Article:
Climate Change, Wine Production and Wildlife Conservation
Study suggests that shifting grape-growing regions will lead to competition between agriculture and habitat in America’s wild places
Santa Barbara, CA – Could Santa Barbara County’s famous pinot noir, syrah and other world-class wine grapes soon be grown near grazing caribou in Yellowstone National Park? A new study suggests that they could.
As the climate changes, vineyards may show up in unexpected places.
Bren School adjunct professor and Conservation International senior scientist Lee Hannah, Bren School staff researcher Patrick Roehrdanz, Bren master’s alumnus Anderson Shepard (2011) and the other authors of “Climate Change, Wine, and Conservation,” which appears today in the journal Proceedings of the National Academy of Sciences(PNAS), suggest that climate change will dramatically impact where wine grapes can be grown in the future. And as viticulture moves to cooler areas – by going north or to higher altitudes – they say, it could intrude on habitat favored by caribou, grizzly bears and other mountain species and have far-reaching implications for conservation.
The researchers who conducted this first-ever global analysis of climate change impacts on wine production and conservation noted that:
- Large changes will occur in areas suitable for viticulture.
- Some newly suitable areas will have high value as wildlife habitat.
- Freshwater ecosystems will likely be stressed in some traditional areas affected by higher temperatures and diminished rainfall, as growers use more water to irrigate their vines and cool their grapes.
The authors, who synthesized data from numerous models, chose to study wine grapes because they provide a good test case for measuring the impacts of climate change refracted through agriculture. Viticulture is sensitive to climate and is concentrated in regions having a Mediterranean climate, such as California’s prime wine-growing regions. These areas are global biodiversity hotspots and the most productive viticulture regions in the world. The researchers found that, by 2050, land suitable for growing wine grapes would decrease in major wine-producing areas by anywhere from 25 percent in Chile to 73 percent in Australia, with California seeing a decrease of 60 percent.
As traditional growing centers, like Napa, become too hot, others that are presently too cool will become increasingly suitable for vineyards. That, say the authors, will have implications for wildlife conservation in diverse regions, from Yellowstone National Park to central China, where viticulture might begin in panda habitat. The largest new area suitable for growing wine grapes will be the Rocky Mountains near the U.S.-Canada border, where large-scale viniculture would put the grizzly bear, the gray wolf, pronghorn deer, caribou and other species at substantially greater risk.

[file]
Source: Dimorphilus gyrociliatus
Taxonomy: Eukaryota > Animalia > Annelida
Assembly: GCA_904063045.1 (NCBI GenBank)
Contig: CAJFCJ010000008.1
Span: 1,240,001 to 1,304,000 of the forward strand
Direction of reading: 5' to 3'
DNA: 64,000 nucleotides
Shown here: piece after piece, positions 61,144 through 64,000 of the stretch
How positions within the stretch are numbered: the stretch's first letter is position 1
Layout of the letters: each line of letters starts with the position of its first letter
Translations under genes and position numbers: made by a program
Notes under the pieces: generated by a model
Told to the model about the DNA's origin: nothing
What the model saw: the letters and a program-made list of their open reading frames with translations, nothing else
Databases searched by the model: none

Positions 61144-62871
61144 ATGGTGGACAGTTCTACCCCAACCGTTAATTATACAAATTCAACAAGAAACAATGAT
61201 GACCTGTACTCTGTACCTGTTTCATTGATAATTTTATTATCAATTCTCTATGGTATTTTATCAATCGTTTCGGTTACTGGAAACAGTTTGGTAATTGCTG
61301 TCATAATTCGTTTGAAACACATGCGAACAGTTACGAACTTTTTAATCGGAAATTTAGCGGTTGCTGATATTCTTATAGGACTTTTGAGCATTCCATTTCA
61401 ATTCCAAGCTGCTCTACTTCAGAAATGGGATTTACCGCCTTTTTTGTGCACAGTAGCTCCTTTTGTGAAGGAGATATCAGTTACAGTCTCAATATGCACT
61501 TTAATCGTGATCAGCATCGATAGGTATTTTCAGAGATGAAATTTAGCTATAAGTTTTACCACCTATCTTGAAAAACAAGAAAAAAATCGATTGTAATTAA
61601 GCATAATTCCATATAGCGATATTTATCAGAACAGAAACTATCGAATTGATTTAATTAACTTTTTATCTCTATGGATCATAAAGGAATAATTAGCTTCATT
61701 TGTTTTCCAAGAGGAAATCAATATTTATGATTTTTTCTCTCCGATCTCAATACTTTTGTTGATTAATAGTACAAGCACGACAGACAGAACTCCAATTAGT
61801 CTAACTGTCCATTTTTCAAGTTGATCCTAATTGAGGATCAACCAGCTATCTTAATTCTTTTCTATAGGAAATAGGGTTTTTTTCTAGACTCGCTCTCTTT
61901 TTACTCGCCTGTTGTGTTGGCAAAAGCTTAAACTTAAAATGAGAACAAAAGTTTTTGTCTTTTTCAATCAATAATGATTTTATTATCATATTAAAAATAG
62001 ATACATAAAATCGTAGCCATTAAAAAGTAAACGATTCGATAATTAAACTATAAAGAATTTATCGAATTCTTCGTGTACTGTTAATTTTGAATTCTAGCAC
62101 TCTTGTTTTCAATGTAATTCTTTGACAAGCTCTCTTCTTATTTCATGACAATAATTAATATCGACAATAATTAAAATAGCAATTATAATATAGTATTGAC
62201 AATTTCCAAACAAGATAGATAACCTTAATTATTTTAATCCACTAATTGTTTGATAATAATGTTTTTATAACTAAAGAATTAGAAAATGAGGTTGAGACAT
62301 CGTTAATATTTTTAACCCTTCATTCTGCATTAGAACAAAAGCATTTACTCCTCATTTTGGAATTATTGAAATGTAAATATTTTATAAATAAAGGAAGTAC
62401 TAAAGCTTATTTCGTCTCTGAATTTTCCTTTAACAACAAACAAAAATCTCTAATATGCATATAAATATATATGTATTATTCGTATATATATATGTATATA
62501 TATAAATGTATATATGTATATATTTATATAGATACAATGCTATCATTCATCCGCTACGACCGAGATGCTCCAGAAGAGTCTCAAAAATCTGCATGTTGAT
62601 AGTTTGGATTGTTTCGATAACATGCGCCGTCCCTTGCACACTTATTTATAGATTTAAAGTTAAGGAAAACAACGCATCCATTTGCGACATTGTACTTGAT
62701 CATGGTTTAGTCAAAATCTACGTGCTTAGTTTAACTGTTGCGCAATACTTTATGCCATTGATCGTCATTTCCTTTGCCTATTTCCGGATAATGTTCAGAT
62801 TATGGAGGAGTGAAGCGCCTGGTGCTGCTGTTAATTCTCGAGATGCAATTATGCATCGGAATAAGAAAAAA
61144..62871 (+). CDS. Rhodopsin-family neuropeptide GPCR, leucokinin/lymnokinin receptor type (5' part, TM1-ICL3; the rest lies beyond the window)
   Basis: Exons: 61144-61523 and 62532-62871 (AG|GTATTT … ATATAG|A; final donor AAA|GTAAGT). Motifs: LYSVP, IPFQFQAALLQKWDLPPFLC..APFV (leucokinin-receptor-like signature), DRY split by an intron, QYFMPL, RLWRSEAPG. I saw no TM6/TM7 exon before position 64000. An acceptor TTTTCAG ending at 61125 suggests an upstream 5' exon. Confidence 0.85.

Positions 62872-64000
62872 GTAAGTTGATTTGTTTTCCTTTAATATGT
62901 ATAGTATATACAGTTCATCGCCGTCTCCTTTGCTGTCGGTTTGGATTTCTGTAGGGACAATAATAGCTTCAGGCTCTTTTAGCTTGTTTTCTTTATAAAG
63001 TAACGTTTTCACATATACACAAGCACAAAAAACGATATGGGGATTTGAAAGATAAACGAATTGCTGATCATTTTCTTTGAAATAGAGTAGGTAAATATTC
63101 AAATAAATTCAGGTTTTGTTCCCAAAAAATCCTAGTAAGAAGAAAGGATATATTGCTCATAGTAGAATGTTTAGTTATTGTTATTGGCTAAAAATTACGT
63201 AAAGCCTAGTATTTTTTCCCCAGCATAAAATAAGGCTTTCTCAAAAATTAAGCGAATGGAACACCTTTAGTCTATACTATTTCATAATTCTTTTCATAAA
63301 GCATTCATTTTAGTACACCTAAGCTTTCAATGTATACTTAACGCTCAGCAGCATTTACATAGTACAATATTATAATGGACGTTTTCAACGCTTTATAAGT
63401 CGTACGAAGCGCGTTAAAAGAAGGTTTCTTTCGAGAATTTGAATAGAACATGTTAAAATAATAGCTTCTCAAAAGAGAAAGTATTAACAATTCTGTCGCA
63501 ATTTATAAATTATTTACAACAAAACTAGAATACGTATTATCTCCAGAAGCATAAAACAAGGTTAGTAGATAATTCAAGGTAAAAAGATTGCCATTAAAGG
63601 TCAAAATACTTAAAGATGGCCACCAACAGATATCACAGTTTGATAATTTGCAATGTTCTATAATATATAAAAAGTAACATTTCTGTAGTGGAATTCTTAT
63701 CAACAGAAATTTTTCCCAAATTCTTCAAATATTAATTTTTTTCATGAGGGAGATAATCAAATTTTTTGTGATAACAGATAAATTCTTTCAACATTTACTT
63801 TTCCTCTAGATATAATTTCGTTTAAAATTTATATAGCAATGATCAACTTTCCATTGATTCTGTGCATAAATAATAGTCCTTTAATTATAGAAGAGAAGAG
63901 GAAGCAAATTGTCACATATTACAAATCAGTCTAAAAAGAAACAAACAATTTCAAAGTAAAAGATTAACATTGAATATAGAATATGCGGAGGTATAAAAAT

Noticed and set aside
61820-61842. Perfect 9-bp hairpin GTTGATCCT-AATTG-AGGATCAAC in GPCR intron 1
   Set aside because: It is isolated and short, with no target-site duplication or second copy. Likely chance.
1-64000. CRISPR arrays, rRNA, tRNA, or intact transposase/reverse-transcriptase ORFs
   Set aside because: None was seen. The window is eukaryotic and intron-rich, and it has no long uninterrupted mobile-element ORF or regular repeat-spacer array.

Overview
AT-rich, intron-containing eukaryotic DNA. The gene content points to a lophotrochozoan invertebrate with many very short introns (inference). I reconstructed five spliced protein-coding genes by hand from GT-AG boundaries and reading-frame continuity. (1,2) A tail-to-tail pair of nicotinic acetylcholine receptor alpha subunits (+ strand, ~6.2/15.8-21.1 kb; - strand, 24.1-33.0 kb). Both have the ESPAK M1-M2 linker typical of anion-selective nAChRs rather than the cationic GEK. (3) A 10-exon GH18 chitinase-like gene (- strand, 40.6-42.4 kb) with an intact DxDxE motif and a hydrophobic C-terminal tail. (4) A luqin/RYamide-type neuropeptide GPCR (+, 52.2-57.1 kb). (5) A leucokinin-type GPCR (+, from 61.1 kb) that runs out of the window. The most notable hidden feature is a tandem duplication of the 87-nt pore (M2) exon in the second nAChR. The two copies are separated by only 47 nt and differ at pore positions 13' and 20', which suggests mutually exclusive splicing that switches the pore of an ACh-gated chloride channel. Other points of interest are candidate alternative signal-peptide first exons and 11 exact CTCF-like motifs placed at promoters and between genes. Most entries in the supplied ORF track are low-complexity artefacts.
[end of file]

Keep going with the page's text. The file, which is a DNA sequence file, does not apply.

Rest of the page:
“Climate change is going to move potential wine-producing regions all over the map and put the squeeze on wildlife in some surprising places,” said Lee Hannah. “And this is just the tip of the iceberg; the same will be true for many other crops.”
“We are eager to apply this study on wine grapes to a larger conversation about agricultural production and the management of land, water and wildlife resources in a changing climate,” said Dr. Rebecca Shaw, a climate scientist and associate vice president for the Environmental Defense Fund’s Land, Water and Wildlife program. “Climate change is putting stress on water resources and wildlife habitat and could set up increasing competition between agricultural production and wildlife.
“Fortunately, there are solutions,” she adds.
They include raising consumer awareness, forming conservation partnerships between growers and NGOs like EDF, and taking steps to slow climate change. Adaptation strategies are urgently needed to ensure continued production of wine grapes and other crops and minimal impacts on land and freshwater ecosystems. The authors suggested strategies include planning vineyard expansion to avoid areas of high environmental importance, investing in new grapes varieties that can tolerate a warmer climate, and improving cooling technologies, for instance, by using high-efficiency sprinklers.
“Climate change poses a challenge to producing high-quality wine with minimal environmental impact,” says Roehrdanz. “But many vintners are already implementing management practices to reduce ecological impacts and promote biodiversity in vineyard landscapes.These partnerships build hope for the future.”
“If we think ahead about these potential conflicts, we can plan for adaptation to climate change that will allow us to feed the world, protect an important economic sector and protect the wildlife we love,” said Shaw.